"All involved knew that the risks of an accident on any flight to the moon, especially the first attempt, were high," historian John Logsdon, professor emeritus at George Washington University, told via email. "Once Armstrong and Aldrin landed, there was particular attention [paid] to the possibility that they might not be able to launch from the moon's surface." . . .
If the lunar module failed to launch from the surface, death for the two stranded astronauts could come from either slow starvation or from what Safire termed "deliberately 'closed down communications,' the euphemism for suicide."

The tragic situation would require Nixon to first contact the widows to express his condolences before addressing the nation in the prepared speech.

According to Roger Bruns' 2001 book "Almost History" (Hyperion, 2000), the closing words of the speech echoed British poet Rupert Brooke's words on World War I, a salute to the fallen whose bodies were left on foreign soil. Brooke's poem, "The Soldier," includes the words "there's some corner of a foreign field/That is for ever England," while Nixon states "there is some corner of another world that is forever mankind."

As it mourned the lost astronauts, the speech also spoke to the idea that others would follow in their footsteps, visiting the lunar surface and returning home to Earth.

Public communications would then be closed down, and a clergyman would commend the astronauts' souls to the deep, much like a naval burial at sea.

You can see the typed text of the prepared speech here.

Here's the poem by Rupert Brooke, "The Soldier" that Safire's speech alluded to:

If I should die, think only this of me:
That there's some corner of a foreign field
That is forever England. There shall be
In that rich earth a richer dust concealed;
A dust whom England bore, shaped, made aware,
Gave, once, her flowers to love, her ways to roam;
A body of England's, breathing English air,
Washed by the rivers, blest by suns of home.
And think, this heart, all evil shed away,
A pulse in the eternal mind, no less
Gives somewhere back the thoughts by England given;
Her sights and sounds; dreams happy as her day;
And laughter, learnt of friends; and gentleness,
In hearts at peace, under an English heaven.

Wednesday, July 23, 2014

Literary Criticism: Plato vs. Aristotle

From The Wall Street Journal, Barton Swaim reviews James Seaton's Literary Criticism from Plato to Postmodernism:

James Seaton, in his short but deeply perceptive book "Literary Criticism From Plato to Postmodernism," contends that the theorists who dominate literature departments can trace their intellectual heritage to a surprising source: Plato. This is surprising because literary theorists usually consider Plato the father of "logocentrism"—supposedly a "Western" tendency to see words as fixed to unchanging ideals rather than as arbitrary symbols. Yet Mr. Seaton argues that the academics who dominate literature departments today—disciples of a dizzying array of "postmodernist" philosophies, from New Historicism to feminist theory—are Platonists to the core. Plato sought to align human life and government strictly to the ideals of reason and justice; postmodern theorists, writes Mr. Seaton, "seek a society in which theoretical reason will rule, unconstrained by the customs or 'prejudices' of the past conveyed so seductively by novels, plays, and poems."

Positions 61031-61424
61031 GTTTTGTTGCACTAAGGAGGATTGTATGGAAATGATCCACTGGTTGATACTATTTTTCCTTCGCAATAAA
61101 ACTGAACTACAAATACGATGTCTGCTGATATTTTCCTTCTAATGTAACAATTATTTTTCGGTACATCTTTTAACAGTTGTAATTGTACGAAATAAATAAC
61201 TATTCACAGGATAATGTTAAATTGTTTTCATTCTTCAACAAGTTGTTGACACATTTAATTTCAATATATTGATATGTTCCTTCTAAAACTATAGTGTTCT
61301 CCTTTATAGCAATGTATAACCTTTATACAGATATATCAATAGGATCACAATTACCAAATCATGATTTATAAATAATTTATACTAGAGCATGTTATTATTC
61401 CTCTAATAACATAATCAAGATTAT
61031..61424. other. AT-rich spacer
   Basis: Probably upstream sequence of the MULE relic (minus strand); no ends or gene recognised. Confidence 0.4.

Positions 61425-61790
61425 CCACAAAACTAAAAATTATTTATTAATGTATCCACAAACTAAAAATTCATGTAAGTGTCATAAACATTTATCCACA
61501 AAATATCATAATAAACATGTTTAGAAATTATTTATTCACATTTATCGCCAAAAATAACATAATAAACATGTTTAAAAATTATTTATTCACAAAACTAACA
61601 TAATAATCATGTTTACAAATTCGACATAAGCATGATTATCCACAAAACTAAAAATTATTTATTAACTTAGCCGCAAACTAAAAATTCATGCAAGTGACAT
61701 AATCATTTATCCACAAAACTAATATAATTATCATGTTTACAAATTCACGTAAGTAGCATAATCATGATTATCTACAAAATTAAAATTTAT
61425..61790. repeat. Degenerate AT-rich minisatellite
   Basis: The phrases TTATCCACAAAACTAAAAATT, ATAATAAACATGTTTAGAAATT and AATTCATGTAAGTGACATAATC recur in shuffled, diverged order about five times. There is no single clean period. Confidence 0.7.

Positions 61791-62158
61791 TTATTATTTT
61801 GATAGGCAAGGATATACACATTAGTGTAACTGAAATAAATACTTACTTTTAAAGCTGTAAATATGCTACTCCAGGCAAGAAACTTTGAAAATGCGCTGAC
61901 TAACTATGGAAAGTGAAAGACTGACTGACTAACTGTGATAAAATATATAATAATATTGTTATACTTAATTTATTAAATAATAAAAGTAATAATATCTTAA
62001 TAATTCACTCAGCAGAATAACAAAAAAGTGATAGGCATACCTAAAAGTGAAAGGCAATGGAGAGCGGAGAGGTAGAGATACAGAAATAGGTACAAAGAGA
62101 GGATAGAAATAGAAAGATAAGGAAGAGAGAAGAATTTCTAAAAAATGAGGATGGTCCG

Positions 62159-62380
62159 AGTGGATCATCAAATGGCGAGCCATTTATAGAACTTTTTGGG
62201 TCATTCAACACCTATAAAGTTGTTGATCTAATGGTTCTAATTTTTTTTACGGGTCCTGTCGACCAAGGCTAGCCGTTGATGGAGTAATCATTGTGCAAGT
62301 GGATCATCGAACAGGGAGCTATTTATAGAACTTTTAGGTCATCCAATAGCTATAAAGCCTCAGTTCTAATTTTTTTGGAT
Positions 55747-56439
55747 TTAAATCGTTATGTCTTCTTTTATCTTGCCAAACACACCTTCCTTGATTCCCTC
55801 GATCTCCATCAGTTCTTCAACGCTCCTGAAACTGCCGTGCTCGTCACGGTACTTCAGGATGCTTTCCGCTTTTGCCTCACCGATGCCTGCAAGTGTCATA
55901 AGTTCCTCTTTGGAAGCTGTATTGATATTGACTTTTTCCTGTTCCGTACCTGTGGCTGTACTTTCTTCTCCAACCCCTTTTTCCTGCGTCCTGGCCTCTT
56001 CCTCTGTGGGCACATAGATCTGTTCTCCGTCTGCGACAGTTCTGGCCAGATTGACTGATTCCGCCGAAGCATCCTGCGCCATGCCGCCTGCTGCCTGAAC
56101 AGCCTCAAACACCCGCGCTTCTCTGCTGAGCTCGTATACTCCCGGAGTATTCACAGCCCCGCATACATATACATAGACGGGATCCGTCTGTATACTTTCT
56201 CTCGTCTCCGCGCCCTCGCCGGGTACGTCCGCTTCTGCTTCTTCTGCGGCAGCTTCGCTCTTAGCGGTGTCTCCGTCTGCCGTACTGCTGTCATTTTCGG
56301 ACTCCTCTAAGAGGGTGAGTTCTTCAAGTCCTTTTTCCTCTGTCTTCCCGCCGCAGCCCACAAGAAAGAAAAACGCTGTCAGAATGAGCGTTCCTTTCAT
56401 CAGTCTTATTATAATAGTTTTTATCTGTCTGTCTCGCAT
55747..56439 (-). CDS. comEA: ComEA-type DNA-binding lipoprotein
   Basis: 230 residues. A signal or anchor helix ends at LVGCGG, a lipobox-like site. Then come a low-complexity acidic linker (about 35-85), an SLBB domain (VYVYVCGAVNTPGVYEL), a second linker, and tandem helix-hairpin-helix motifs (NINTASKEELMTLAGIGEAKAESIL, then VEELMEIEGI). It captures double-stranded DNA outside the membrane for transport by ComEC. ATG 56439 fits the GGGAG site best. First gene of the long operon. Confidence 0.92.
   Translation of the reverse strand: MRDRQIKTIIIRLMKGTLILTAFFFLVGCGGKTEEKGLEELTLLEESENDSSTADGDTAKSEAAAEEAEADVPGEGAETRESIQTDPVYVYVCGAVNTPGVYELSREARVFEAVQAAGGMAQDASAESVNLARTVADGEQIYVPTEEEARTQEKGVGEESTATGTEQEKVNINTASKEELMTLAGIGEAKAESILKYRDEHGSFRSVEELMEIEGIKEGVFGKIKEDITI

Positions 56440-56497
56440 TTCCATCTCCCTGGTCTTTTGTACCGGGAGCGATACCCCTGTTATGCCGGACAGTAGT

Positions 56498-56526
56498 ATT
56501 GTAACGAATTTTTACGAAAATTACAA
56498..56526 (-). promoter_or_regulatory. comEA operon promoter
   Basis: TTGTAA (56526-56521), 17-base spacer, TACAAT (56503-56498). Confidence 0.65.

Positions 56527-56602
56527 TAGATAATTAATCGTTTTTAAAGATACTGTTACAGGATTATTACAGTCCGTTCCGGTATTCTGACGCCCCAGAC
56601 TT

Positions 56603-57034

Plato actually expressed two contradictory views of imaginative writing, as Mr. Seaton explains. The Plato of "The Republic" distrusted poets because, of course, they lied. Homer said things happened that didn't happen. The Plato of the "Symposium," by contrast, allowed that poets can be and often are inspired by the gods. What else can explain their seemingly magical power to delight and inveigle? This idea was picked up by the Neoplatonists, particularly the third-century Greek philosopher Plotinus, and much later was employed by Philip Sidney (1554-1586) and other Renaissance writers to defend poetry on the grounds that it offered some form of metaphysical knowledge. In more indirect ways, the Romantic poets of the 19th century ( Wordsworth and Shelley especially) and the more strident proponents of literary modernism ( Pound, Joyce, Woolf ) embraced the notion that imaginative writing could get us closer to some higher or truer reality.

Aristotle to the rescue!--